skip to main content

Search for: All records

Creators/Authors contains: "Nasr, M."

Note: When clicking on a Digital Object Identifier (DOI) number, you will be taken to an external site maintained by the publisher. Some full text articles may not yet be available without a charge during the embargo (administrative interval).
What is a DOI Number?

Some links on this page may take you to non-federal websites. Their policies may differ from this site.

  1. Reflection is a critical aspect of the learning process. However, educational games tend to focus on supporting learning concepts rather than supporting reflection. While reflection occurs in educational games, the educational game design and research community can benefit from more knowledge of how to facilitate player reflection through game design. In this paper, we examine educational programming games and analyze how reflection is currently supported. We find that current approaches prioritize accuracy over the individual learning process and often only support reflection post-gameplay. Our analysis identifies common reflective features, and we develop a set of open areas for future work.more »We discuss these promising directions towards engaging the community in developing more mechanics for reflection in educational games.« less
  2. There are several educational games and tools that teach program- ming. However, very few offer a deep understanding of Computer Science concepts such as Abstraction, Modularity, Semantics, and Debugging. We present May’s Journey, an educational game that supports learning of basic programming concepts, where players solve puzzles and interact with the environment by typing in a cus- tom programming language. The game design seamlessly integrates learning goals, core mechanics, and narrative elements. We discuss how we integrate the CS concepts mentioned above using game mechanic metaphors.
  3. Abstract

    In the field of beam physics, two frontier topics have taken center stage due to their potential to enable new approaches to discovery in a wide swath of science. These areas are: advanced, high gradient acceleration techniques, and x-ray free electron lasers (XFELs). Further, there is intense interest in the marriage of these two fields, with the goal of producing a very compact XFEL. In this context, recent advances in high gradient radio-frequency cryogenic copper structure research have opened the door to the use of surface electric fields between 250 and 500 MV m−1. Such an approach is foreseenmore »to enable a new generation of photoinjectors with six-dimensional beam brightness beyond the current state-of-the-art by well over an order of magnitude. This advance is an essential ingredient enabling an ultra-compact XFEL (UC-XFEL). In addition, one may accelerate these bright beams to GeV scale in less than 10 m. Such an injector, when combined with inverse free electron laser-based bunching techniques can produce multi-kA beams with unprecedented beam quality, quantified by 50 nm-rad normalized emittances. The emittance, we note, is the effective area in transverse phase space (x,px/mec) or (y,py/mec) occupied by the beam distribution, and it is relevant to achievable beam sizes as well as setting a limit on FEL wavelength. These beams, when injected into innovative, short-period (1–10 mm) undulators uniquely enable UC-XFELs having footprints consistent with university-scale laboratories. We describe the architecture and predicted performance of this novel light source, which promises photon production per pulse of a few percent of existing XFEL sources. We review implementation issues including collective beam effects, compact x-ray optics systems, and other relevant technical challenges. To illustrate the potential of such a light source to fundamentally change the current paradigm of XFELs with their limited access, we examine possible applications in biology, chemistry, materials, atomic physics, industry, and medicine—including the imaging of virus particles—which may profit from this new model of performing XFEL science.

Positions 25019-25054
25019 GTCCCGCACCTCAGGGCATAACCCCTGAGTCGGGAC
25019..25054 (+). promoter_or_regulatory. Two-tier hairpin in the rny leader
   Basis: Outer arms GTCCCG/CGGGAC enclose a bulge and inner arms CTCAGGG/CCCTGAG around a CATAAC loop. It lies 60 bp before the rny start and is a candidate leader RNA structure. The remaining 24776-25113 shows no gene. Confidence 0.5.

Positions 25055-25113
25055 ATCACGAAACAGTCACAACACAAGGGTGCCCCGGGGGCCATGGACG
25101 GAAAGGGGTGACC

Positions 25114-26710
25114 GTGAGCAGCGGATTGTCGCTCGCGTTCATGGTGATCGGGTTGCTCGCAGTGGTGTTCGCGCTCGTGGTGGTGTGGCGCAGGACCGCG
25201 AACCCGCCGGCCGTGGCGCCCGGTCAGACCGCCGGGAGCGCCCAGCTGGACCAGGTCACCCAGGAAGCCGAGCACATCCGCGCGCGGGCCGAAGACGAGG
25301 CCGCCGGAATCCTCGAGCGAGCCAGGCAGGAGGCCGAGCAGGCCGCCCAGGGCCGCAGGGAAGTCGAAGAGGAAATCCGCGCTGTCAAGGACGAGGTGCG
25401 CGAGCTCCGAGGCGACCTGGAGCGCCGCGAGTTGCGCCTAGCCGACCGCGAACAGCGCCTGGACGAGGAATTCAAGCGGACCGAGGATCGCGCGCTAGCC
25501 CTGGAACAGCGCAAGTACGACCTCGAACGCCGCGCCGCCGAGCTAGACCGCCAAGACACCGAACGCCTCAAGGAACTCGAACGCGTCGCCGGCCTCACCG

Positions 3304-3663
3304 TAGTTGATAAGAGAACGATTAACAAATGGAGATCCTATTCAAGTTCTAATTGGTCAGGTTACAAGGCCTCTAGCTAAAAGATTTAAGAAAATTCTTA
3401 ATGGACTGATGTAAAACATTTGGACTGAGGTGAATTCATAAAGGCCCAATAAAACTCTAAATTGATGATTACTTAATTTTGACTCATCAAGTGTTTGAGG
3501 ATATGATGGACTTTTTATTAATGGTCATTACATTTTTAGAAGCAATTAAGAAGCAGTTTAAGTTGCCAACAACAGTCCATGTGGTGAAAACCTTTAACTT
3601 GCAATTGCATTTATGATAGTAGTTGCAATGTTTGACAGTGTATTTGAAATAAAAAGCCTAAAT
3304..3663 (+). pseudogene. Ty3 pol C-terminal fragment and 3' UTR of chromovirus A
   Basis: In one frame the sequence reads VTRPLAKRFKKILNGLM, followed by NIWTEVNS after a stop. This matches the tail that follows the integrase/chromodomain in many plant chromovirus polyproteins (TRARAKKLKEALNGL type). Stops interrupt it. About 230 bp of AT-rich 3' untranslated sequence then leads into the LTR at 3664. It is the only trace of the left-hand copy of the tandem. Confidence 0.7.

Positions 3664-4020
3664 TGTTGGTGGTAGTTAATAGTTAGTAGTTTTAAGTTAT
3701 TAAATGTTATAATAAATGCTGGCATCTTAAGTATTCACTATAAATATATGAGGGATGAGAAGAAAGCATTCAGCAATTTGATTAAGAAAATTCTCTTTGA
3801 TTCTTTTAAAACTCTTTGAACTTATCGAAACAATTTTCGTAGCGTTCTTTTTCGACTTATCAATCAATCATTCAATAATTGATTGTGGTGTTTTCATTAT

« less
  4. Integrating narrative elements into a game is a key element in de- signing an immersive experience. Narrative has been hypothesized to improve engagement, motivation, and learning within educational environments. While empirical results have been produced to show that narrative enhances engagement and motivation, its effects on learning were shown to either be insignificant or negative. We, there- fore, aim to address the question of how to integrate narrative in a game to improve learning. We address this through the design of May’s Journey, an educational game that teaches basic programming concepts where a story is integrated. The game design seamlesslymore »integrates learning goals, core mechanic and narrative elements. In this paper, we discuss the game design as well as a study we con- ducted to compare two game versions, one with rich narrative and the other with light narrative. Results demonstrate that participants who interacted with the rich narrative version had fewer program- ming errors and increased engagement within the game. We present our contributions in the form of educational design principles for narrative integration supported by our study and results.« less